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Put Your Computers to Sleep

computeremissionsHuge power savings could be realized if Microsoft simply included more robust power saving protocols with their operating system. According to figures in a Foreign Policy blog article, such savings could be more than 50 billion kilowatt-hours, which would be a savings of how strong is 5 mg of cialis five to seven billion dollars and more than 45 million tons of CO2 emissions eliminated.

Computer use continues to rise, with an estimated 660 million computers currently in use (and expected to double by 2010). With such a huge power demand, the cost of power consumption could become more expensive than the initial equipment cost. Allowing (or even requiring) idle computers to good choice viagra for daily use sleep, would be a great step toward reducing unnecessary costs and energy waste.

via: Slashdot

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It's up to the user
written by kballs, November 18, 2006
Your Windows PC already has these capabilities, simply set the power settings to put the sws-bl.com machine into standby after a few minutes of inactivity... or if you don't want it to go to sleep by itself, you can always put it to sleep manually (start->shutdown->standby) before leaving the room. Company system administrators can also impose idle sleep timeouts on their users through group policy. If Microsoft tried to impose sleep timeouts through Windows Update or similar mechanism, everyone would cry foul about big brother messing with their settings.

If you want to cialis soft pills wake up your machine remotely (to get files, use remote desktop, etc.) then you need to set up the machine to wake on magic packet... this process can be complex however. System vendors and net card vendors share the blame for this with Microsoft.
0
wake up
written by Jason, November 18, 2006
Shoot, just to "wake it up", just move your mouse. I have mine "go to sleep" after 10 minutes of idleness. This alone saves me on my electric bill.
0
Hibernate.
written by Rob, November 18, 2006
I never understand why hibernate isn't used more (on XP), just press shift and the Standby button changes to Hibernate. This effectivly shuts down the computer completely (Standby still uses some power) and it will restart in about thirty seconds.
It's useful if you don't intend to use the computer for a hour or so.
0
...
written by Su, November 19, 2006
No...TURN it OFF.
Well, yes, yes, of course, if you're making some calls, going out for a quick bite, doing some paperwork, then it can go to sleep. But leaving for 6 hours? Ending the buy viagra cialis online day's work? Going away for some days? TURN it OFF.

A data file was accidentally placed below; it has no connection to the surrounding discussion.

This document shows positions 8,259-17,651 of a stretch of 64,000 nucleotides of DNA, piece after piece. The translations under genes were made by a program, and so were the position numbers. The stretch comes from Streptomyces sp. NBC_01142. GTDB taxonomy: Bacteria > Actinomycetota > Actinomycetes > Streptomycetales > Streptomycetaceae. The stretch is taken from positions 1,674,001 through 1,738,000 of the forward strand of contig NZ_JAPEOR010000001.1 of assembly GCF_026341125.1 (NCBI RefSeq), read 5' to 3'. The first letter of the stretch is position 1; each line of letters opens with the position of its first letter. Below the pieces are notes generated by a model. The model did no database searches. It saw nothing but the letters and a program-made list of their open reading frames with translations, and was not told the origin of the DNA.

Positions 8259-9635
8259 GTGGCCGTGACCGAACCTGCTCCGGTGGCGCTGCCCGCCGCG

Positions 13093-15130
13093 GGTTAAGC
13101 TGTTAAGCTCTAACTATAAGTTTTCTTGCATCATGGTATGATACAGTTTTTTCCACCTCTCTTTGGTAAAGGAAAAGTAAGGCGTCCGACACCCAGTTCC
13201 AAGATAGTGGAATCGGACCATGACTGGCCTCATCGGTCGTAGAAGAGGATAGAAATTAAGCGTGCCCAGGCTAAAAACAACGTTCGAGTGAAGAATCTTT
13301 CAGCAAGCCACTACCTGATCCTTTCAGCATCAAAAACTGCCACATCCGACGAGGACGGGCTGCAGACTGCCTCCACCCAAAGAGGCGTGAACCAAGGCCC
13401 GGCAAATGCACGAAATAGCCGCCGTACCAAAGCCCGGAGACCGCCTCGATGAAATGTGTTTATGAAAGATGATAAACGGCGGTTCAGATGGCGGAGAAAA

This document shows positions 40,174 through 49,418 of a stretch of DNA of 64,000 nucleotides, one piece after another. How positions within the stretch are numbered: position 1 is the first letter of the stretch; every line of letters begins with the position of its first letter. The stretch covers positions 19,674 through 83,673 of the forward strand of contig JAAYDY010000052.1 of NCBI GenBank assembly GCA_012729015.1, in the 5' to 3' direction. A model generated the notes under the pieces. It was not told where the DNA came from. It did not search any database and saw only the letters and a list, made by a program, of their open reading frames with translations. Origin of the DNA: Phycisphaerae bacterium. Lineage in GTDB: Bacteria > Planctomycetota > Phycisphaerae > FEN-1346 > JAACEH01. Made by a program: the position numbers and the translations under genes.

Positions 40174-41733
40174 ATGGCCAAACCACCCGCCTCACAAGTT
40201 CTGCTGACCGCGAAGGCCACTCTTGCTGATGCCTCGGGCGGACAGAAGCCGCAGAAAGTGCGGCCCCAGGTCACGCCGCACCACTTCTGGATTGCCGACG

I always suspect the electric companies of spreading the myth that it's "bad" for a computer to be turned off. (*)
When you got out, do you leave the water running? The lights on? The stove burning? The car running? I have had computers since circa 1986 and have never, ever, ever had a problem with turning mine off (sometimes often during the day.)
I teach film production at a university. The prior teachers and the technician always left the (12!) work stations sunning 24/7 (as well as the 10 in the levitra online india digital photo lab.) I insisted that the students shut down their station after working. We have never, ever had a problem with that, and even the technician now agrees that's it's fine and sensible.
Does it "comfort" you to cialis professional keep it running, that little friend who's always ready to wake up at the touch of your space bar? For the sake of the planet, TURN it OFF and go find something else that makes you feel loved and wanted.
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...
written by Su, November 19, 2006
Oops...That (*) in my earlier email was to acknowledge that if you're on cheap levitra on line a network (as I am at school with my other computer) and they do random and order viagra buying viagra uk frequent updates to internal systems stuff, of course you have to keep it in sleep/hibernation mode. But any other situation where you don't need to make your computer constantly accessible to a network...? Yep, OFF.
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Hard for Some Corporate Customers
written by Ken, November 19, 2006
At one of the facilities where I work, we have been told to NOT turn our computers off. The reason is security, as all the anti-virus updates happen remotely; immediately when a new threat is identified. They listed several cases for particular worms where the http://amarragessansfrontieres.com/viagra-tablet user turned the computer off for a vacation, came back, and by the time they'd logged in after turning it on, it was infected; one time it brought down 300+ computers that all had to recommended site cialis 20 be pulled from the network and rebuilt (it's a high security place; any infected computer is removed, wiped completely, and rebuilt sofware-wise from scratch).

And yes, this issue is very, VERY frustrating.
0
...
written by Philip Proefrock, November 21, 2006
As with other issues with Microsoft, it's not a question of any kind of www.calamusdesign.it mandated behavior (either one way or the other), but a question of what the default behavior is. Yes, people will complain about it either way, because they prefer the alternative.

The point is that many, many people use the default setting. As with firewall settings, making the default setting the tramadol best life power saving option would have huge benefits, as most people would continue to use that setting. Rare, special cases (like the facility Ken describes above) could adjust settings to their preferred mode, but the default choice would be the greener option.

a lot of this comes

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